However, this is a reasonably well put-together survey, asking reasonable questions, and allows us to dig a little deeper. Question 7a, for example, asks whether the respondent agrees that it’s important for legislation to continue to provide for single-sex spaces, such as hospital wards or changing rooms. Here 64% of women agree, compared to only 59% of men. Disagreement is just 8% amongst women. Unfortunately, we can’t break this down further by both gender and age, but we can see that even in the youngest age group (16-24) agreement still wins hands down (47% vs 15%)

The follow-up question, on whether transwomen should be able to use women’s toilets seems to contradict this, with the plurality of women (45%) saying that they should be able to, compared to only 20% who say they should not.

The issue with this question is that it offers only 4 options. Either transwomen are allowed to use female toilets, they are not, you have no opinion, or you don’t know. There is no nuance and once you, not unreasonably, remove the no opinions and the don’t knows you have a super-majority of women (70%) in favour of TW being allowed to use female toilets. Expect to see that number a lot in future arguments.

How fortunate, then, that at question 12, a little more detail is obtained. Question 12 asks when transwomen should be able to use single sex spaces, such as toilets and changing rooms. Here the options are either by simply identifying as a woman, by going through a process to legally change their sex, by legally changing their sex and having sex-change surgery, not at all, or don’t know.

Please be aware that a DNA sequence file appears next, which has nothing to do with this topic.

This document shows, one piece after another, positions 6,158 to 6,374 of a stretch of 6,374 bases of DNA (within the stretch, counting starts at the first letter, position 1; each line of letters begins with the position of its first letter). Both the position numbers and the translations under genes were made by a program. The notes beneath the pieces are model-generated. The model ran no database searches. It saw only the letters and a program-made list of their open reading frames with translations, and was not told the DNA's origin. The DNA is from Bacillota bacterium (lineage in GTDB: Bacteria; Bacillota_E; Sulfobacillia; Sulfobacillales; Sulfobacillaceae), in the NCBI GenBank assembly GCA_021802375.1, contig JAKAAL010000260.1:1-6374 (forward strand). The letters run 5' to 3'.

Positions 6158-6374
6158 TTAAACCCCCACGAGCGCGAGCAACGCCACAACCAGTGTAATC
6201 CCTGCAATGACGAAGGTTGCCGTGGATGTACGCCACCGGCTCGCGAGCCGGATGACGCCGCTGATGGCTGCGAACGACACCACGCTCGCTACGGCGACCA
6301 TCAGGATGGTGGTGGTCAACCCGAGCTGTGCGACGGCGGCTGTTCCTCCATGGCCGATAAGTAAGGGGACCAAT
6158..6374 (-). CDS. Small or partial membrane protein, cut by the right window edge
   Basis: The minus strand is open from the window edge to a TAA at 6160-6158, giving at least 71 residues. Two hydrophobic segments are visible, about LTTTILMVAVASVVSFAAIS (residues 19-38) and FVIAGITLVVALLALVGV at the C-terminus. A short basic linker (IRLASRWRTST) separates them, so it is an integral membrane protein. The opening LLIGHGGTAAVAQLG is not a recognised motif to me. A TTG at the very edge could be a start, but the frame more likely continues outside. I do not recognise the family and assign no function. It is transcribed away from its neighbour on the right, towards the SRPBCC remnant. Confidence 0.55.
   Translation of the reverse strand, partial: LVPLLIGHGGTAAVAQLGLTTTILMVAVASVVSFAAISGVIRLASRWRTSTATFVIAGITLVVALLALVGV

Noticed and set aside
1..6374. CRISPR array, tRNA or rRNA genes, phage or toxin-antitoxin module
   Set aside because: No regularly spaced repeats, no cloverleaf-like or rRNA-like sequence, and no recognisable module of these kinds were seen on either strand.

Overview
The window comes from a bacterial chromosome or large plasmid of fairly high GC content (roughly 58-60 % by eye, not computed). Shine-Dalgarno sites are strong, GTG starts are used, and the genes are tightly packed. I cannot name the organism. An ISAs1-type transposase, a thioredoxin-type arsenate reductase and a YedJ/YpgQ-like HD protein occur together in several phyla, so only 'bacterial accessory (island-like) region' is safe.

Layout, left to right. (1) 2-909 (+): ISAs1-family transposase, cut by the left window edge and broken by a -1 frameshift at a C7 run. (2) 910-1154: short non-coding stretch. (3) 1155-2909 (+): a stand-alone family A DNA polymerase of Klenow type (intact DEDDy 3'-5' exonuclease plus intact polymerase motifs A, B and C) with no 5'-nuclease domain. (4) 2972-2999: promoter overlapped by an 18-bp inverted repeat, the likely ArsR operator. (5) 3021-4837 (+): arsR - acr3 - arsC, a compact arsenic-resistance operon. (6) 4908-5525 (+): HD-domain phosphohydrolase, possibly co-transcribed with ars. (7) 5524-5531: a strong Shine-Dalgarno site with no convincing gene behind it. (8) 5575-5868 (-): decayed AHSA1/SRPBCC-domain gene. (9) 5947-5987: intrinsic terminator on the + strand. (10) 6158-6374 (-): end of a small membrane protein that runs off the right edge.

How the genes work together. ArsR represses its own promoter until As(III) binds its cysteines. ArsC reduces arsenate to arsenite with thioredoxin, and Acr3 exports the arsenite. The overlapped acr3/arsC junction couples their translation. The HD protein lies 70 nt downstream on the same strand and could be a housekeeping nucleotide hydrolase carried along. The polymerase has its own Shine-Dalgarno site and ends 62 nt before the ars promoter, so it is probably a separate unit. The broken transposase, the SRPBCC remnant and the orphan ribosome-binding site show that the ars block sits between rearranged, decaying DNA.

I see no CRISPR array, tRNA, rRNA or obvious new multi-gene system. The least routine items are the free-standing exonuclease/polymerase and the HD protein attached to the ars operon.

Here the numbers are much more finely balanced. Both overall and looking at female respondents only, a minority (28% and 36%, respectively) say that transwomen who have not surgically changed sex should be allowed to enter female spaces. Excluding the don’t knows splits female respondents almost evenly, with 43% saying that uncut transwomen should be allowed in and another 43% saying only after surgery, and 14% saying, no, not at all.

I suspect we’re going to see very carefully selected portions of this poll shared by both sides for quite some time to come, and it is fascinating. It would be great to see an anonymised data set released, to allow some proper drilling down into the data, but I hope at least it shows others polling in the same field that there’s better ways than asking pointless questions, like “Do you agree that transwomen are women?”

Just annoying that a poll that got so much right when asking about gender managed to mess up the question on gender. Let’s hope others do better.